- The Washington Times - Thursday, June 24, 2021

GRAPEVINE, Texas — Mike Pompeo, former secretary of state under President Donald Trump, sat on stage at the National Religious Broadcasters conference outside Dallas and openly declared that without God, without faith, without his Christian upbringing and continued adherence to biblical teachings — his high-ranking West Point, congressional, CIA, White House achievements, appointments and services, and most all his other successes, would not have been possible.

If only more in politics believed and said similarly, then America wouldn’t be facing a problem with socialism. Communism Cultural Marxism. Collectivism, really.

American parents around the country wouldn’t be standing before their school boards and decrying critical race theory and blasting the teachers’ unions for pushing the curriculum.

America’s citizens wouldn’t be fighting oh-so-hard against the political powers-who-be to stay true to the Constitution, to stand fast on limited government principles, to stay firm on the side of the people, not the parties — because the political powers-who-be would know their place. They would know their humble servant place.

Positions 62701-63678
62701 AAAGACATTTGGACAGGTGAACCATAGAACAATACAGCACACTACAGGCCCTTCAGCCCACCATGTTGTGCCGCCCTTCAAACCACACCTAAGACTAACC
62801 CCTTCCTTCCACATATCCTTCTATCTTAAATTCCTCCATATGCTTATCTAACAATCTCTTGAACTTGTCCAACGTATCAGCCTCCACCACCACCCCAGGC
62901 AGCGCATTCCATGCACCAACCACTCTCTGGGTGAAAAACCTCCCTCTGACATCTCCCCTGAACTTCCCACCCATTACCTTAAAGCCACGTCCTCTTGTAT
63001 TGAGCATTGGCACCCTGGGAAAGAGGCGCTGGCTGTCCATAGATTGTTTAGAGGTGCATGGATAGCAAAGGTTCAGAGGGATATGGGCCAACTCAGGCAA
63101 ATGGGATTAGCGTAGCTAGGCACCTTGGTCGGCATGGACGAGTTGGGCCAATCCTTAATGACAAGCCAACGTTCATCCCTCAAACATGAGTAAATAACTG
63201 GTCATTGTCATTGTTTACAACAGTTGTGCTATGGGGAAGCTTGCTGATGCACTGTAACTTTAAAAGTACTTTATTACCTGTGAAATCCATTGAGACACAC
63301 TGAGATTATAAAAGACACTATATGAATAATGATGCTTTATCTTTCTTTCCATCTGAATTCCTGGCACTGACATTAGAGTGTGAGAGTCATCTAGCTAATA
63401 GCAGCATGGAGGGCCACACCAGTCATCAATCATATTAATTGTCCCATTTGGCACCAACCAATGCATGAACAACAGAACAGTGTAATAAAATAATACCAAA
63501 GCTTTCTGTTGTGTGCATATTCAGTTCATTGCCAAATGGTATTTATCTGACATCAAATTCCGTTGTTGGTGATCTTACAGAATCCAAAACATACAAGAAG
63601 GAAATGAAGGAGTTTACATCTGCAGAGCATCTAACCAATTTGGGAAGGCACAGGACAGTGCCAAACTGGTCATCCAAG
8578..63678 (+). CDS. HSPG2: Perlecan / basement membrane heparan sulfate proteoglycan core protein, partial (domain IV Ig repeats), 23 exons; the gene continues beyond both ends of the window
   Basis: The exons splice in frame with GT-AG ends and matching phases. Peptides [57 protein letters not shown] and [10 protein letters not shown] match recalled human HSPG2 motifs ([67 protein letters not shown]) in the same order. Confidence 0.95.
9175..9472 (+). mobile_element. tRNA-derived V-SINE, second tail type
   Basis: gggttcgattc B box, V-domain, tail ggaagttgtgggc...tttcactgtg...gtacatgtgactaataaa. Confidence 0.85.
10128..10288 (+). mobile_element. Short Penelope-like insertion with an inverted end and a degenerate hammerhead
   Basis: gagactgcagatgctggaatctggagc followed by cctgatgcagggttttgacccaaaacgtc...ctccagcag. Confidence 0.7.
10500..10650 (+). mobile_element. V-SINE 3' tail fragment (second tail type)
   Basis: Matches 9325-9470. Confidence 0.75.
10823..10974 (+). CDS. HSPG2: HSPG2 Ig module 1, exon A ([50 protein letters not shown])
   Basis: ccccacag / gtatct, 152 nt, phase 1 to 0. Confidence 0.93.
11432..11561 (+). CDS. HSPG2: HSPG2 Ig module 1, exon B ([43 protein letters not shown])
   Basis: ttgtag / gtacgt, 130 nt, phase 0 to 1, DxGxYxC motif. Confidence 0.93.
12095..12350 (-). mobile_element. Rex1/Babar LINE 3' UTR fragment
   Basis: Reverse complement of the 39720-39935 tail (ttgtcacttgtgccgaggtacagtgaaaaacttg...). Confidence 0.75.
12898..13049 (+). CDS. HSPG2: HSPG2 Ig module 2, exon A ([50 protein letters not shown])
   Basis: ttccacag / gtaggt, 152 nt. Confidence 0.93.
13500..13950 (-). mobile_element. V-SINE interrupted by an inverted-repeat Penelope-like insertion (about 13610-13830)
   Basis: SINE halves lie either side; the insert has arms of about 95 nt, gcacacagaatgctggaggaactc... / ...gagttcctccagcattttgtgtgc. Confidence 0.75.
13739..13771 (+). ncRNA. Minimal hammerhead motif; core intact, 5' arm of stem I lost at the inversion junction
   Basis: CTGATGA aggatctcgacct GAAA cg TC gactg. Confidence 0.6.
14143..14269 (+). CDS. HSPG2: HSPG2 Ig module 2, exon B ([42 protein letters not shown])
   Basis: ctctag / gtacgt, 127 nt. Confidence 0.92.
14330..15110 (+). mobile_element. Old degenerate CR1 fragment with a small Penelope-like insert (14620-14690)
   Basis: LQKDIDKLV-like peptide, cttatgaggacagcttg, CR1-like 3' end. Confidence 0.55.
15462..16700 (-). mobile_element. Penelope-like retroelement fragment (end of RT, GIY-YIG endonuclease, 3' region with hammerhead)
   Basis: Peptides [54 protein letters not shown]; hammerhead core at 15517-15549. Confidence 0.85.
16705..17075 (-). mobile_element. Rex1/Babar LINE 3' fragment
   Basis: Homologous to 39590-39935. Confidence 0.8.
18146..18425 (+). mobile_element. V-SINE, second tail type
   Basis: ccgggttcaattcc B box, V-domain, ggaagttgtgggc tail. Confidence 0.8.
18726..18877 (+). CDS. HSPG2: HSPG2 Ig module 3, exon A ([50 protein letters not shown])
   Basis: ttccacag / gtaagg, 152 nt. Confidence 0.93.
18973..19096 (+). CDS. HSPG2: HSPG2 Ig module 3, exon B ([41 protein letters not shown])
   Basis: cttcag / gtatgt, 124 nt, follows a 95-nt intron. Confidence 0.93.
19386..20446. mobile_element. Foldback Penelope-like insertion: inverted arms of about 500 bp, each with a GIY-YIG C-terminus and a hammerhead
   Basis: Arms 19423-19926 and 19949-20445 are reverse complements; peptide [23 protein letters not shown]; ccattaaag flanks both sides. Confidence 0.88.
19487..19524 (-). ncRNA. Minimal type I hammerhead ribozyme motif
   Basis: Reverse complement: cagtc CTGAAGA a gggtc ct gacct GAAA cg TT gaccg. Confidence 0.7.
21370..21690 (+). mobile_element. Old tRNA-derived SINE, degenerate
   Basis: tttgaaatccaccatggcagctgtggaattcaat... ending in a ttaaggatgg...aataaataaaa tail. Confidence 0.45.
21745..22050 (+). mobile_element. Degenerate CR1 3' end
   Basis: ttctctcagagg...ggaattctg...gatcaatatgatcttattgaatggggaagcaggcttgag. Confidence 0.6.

Pompeo said that was key to his four-year stay in a White House that saw many come and go.

“I knew my place,” he said.

Meaning: He didn’t try and use — abuse — his role in the White House for personal gain, for personal ambitions. He simply served. He simply served both president and people.

There’s an oddity in politics today.

Michigan Gov. Gretchen Whitmer could learn a thing or two about humble service to the people. Yes? So, too, California Gov. Gavin Newsom and New York Gov. Andrew Cuomo and Dr. Anthony Fauci and House Speaker Nancy Pelosi and — and pretty much all the Democrats who’ve pridefully jumped on the coronavirus crisis to press forward unconstitutional clampdowns on individual freedoms, and to continue these clampdowns even as all the truthful science calls them unnecessary. Toss some Republicans into that list, as well. Greed, lust for power, the quest for control — these things know no political bounds.

Pompeo, in his faith — because of his faith — stands apart. After all, it’s hard to be arrogant and set self above others when a belief in God, an afterlife and accountability are the moral compass.

That’s how the Founding Fathers saw it, too, when they called for a limited government while warning such a system would only work so long as the people were virtuous and principled, capable of self-restraint and therefore, self-rule.

More Pompeos.

Fewer Anthony Faucis.

That’s the recipe for America’s long-term success.

• Cheryl Chumley can be reached at cchumley@washingtontimes.com or on Twitter, @ckchumley. Listen to her podcast “Bold and Blunt” by clicking HERE. And never miss her column; subscribe to her newsletter by clicking HERE. Her latest book, “Socialists Don’t Sleep: Christians Must Rise Or America Will Fall,” is available by clicking HERE.

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